Category Archives: Specman

Your Sonos can speak to you (TTS), and it’s easy…

I’ve bought a Sonos wireless speaker, and started investigating it…

Discovered a great Python package that can control Sonos. There are libraries for other languages, so the ideas here would be relevant even if you’re not a Pythonist.

This post will develop the required code gradually.

At the end, I will paste the complete code.

First, some ‘games’:

import soco
import time

ip_addr = '192.168.1.108'

## Not working for me. Strange - it used to work before...
# for zone in soco.discover(timeout=5):
#     print zone.player_name
#     print zone

my_zone = soco.SoCo(ip_addr)

## Print interesting information
print my_zone.player_name
print my_zone.status_light
print my_zone.volume
print my_zone.get_speaker_info()
print my_zone.get_current_track_info()

Wow, it actually works 🙂

Strangely, discovery doesn’t work for me, but since I know the ip_addr of my Sonos, I hard-coded it.

 

Text To Speach

‘VoiceRSS’ is a nice web service that freely translates text strings to speech, in several languages. Play with it’s demo a little bit. Register (for free), and get an API Key.

You can open in your browser something like http://api.voicerss.org/?key=9..a&hl=en-us&src=%22Hello%20world%22 (just replace the ‘9..a’ in the middle with your API key) and enjoy it…

Now, in order to send an external URL to the Sonos, there is a play_uri function. The tricky part is that the URL shouldn’t be with http! I’ve Found a post at openHAB forum that tells to use x-rincon-mp3radio instead.

(If someone can point me to some documentation that explains this, it’d be great…)

So, here is our Sonos TTS function:

def tts(message):
    key = "9..a"                # replace with your real key
    lang = "en-us"              # or whatever language
    freq = "44khz_8bit_mono"    # Sonos cannot play the default, this one is working...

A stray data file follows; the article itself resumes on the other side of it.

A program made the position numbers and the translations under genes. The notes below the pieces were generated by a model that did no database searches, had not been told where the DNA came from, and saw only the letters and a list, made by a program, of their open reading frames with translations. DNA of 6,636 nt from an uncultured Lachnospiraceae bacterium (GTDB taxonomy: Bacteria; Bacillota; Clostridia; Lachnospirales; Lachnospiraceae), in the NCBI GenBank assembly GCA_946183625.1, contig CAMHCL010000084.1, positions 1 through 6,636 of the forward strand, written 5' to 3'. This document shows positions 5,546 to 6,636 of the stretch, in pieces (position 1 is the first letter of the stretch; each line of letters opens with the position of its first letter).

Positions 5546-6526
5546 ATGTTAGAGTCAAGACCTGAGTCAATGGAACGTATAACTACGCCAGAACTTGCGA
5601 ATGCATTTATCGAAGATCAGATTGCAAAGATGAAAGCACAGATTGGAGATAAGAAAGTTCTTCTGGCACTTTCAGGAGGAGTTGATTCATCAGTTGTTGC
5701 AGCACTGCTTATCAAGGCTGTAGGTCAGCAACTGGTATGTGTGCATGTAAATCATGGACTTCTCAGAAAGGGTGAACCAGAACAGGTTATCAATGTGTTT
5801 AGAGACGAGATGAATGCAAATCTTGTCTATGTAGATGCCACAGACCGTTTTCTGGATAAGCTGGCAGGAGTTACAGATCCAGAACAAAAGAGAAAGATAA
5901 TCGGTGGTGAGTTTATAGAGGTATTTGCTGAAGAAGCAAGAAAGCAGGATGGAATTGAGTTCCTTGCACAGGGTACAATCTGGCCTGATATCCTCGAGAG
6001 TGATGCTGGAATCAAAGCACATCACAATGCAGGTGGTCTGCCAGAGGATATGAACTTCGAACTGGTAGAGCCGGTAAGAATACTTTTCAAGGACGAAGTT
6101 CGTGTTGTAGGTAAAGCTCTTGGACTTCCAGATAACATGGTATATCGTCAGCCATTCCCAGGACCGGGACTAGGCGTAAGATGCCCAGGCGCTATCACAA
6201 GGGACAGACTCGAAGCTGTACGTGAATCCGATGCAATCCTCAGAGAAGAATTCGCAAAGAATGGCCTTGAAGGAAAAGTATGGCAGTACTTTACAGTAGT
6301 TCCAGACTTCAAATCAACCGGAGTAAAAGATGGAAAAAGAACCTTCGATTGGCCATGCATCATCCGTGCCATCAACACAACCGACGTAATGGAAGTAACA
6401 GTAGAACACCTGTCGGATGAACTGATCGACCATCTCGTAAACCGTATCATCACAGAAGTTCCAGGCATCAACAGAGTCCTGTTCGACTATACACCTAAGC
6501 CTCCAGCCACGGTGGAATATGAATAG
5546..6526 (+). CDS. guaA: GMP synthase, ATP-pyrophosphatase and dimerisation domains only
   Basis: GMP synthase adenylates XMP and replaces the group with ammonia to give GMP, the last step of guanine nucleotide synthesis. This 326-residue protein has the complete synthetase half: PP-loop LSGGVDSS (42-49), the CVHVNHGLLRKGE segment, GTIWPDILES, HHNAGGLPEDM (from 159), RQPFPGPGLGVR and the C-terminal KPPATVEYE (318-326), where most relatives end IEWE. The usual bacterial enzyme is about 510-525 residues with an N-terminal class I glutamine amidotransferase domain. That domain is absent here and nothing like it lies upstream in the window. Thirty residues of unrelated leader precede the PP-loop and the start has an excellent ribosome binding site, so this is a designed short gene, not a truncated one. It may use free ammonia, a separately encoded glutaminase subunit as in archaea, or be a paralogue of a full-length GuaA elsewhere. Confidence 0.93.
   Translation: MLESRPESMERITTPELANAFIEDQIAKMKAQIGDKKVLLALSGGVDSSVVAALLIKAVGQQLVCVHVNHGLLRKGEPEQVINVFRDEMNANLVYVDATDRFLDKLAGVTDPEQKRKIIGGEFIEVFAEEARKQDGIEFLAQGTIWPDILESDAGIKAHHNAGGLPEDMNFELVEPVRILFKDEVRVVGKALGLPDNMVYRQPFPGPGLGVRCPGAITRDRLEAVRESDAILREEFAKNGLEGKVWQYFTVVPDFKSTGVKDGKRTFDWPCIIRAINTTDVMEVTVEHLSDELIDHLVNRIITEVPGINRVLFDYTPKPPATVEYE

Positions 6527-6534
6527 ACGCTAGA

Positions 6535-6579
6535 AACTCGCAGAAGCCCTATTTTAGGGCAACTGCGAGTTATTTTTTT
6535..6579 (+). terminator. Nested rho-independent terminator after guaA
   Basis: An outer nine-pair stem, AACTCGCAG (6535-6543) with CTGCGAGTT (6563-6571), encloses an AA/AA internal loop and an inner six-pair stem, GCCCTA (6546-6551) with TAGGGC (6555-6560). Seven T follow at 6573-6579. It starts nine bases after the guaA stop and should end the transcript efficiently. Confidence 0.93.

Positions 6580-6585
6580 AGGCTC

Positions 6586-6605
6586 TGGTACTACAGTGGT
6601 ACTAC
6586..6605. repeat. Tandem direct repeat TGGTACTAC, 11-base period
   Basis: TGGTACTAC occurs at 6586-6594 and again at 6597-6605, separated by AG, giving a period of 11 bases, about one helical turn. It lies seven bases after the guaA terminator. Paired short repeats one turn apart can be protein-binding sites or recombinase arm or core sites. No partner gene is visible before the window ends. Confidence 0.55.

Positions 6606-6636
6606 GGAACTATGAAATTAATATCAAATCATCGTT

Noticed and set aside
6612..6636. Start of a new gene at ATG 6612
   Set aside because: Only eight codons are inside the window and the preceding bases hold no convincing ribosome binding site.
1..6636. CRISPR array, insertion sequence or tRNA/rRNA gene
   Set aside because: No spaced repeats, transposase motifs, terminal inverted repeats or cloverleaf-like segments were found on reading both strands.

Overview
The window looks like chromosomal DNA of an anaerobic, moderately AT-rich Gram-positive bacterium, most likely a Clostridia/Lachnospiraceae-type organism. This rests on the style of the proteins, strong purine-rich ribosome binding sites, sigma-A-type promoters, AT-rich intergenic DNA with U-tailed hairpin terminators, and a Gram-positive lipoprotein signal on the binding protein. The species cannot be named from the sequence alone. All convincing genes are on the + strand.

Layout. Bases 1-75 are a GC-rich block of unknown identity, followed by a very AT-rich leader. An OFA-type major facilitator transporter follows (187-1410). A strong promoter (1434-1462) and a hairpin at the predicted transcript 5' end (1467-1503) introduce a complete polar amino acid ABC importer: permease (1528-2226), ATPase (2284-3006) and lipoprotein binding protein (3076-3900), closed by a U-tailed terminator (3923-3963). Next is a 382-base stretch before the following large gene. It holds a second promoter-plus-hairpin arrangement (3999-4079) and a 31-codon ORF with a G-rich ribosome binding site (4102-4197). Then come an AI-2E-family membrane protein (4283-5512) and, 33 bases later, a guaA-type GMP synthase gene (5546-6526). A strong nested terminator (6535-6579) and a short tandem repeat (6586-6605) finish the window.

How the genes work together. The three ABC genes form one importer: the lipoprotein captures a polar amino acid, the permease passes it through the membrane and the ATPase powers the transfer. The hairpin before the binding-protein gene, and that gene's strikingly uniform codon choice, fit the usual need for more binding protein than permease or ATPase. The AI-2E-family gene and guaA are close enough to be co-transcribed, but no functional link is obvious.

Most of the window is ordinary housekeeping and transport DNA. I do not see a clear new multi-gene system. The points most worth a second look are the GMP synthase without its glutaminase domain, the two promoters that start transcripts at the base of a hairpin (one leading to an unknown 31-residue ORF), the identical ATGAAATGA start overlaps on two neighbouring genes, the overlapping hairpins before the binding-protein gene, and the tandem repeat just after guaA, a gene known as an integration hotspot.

my_zone.play_uri("x-rincon-mp3radio://api.voicerss.org/?key=%s&hl=%s&f=%s&src='%s'" %
                            (key, lang, freq, message),
                            title="Computer speaking")   # You'll see this title in the Sonos controller



Amazing, ha?

Well, our job is not finished here. We still have 2 problems:

  • The text is being played over and over
  • Sonos doesn’t return to the track that was played before we told it to speak

 

Every good thing must come to end…

In order to solve the first problem, we need to calculate the duration of the message, and send a stop command to Sonos.

First, I tried using something like this code, based on mutagen package:

file_path = r"C:\Users\zvika\Downloads\a.mp3"
from mutagen.mp3 import MP3
audio = MP3(file_path)
print audio.info.length

But it needs the file to be downloaded first. I was to lazy to do that, so I resorted to this:

def calc_duration(message):
    # based on https://community.smartthings.com/t/better-an-reloaded-fix-for-tts-texttospeech/22599/22
    # but either it has some mistake - or I misunderstood something.
    # anyway, I've modified it...
    return min(2, len(message) / 3) + 6

6 is the latency before Sonos start playing.
/3   is a rough estimation of the proportion between text length in letters and text length in seconds.
2 is the minimal length of the message itself, in case that the dividing gives a too short length.
(Strangely, they used max instead of min)

And here’s the code that uses this:

duration = calc_duration(message)
print "Sending TTS."
tts(message)
print "Going to sleep for %d seconds" % duration
time.sleep(duration)
my_zone.stop()
print "Stopped TTS"

 

Complete code

Here’s the complete code, which also addresses our second problem – saving Sonos state, and returning to it:

# documentation: http://docs.python-soco.com/en/latest/api/soco.core.html
import soco
import time

ip_addr = '192.168.1.108'

## Not working for me. Strange - it used to work before...
# for zone in soco.discover(timeout=5):
#     print zone.player_name
#     print zone

my_zone = soco.SoCo(ip_addr)

## Print interesting information
# print my_zone.player_name
# print my_zone.status_light
# print my_zone.volume
# print my_zone.get_speaker_info()
print my_zone.get_current_track_info()


## Nice library that calculated MP3 length
## Considered using it for 'duration', but regretted...
# file_path = r"C:\Users\zharamax\Downloads\a.mp3"
# from mutagen.mp3 import MP3
# audio = MP3(file_path)
# print audio.info.length

def calc_duration(message):
    # based on https://community.smartthings.com/t/better-an-reloaded-fix-for-tts-texttospeech/22599/22
    # but either it has some mistake - or I misunderstood something.
    # anyway, I've modified it...
    return min(2, len(message) / 3) + 6

def tts(message):
    key = "9..a"      # REPLACE THIS!
    lang = "en-us"
    freq = "44khz_8bit_mono"
    my_zone.play_uri("x-rincon-mp3radio://api.voicerss.org/?key=%s&hl=%s&f=%s&src='%s'" %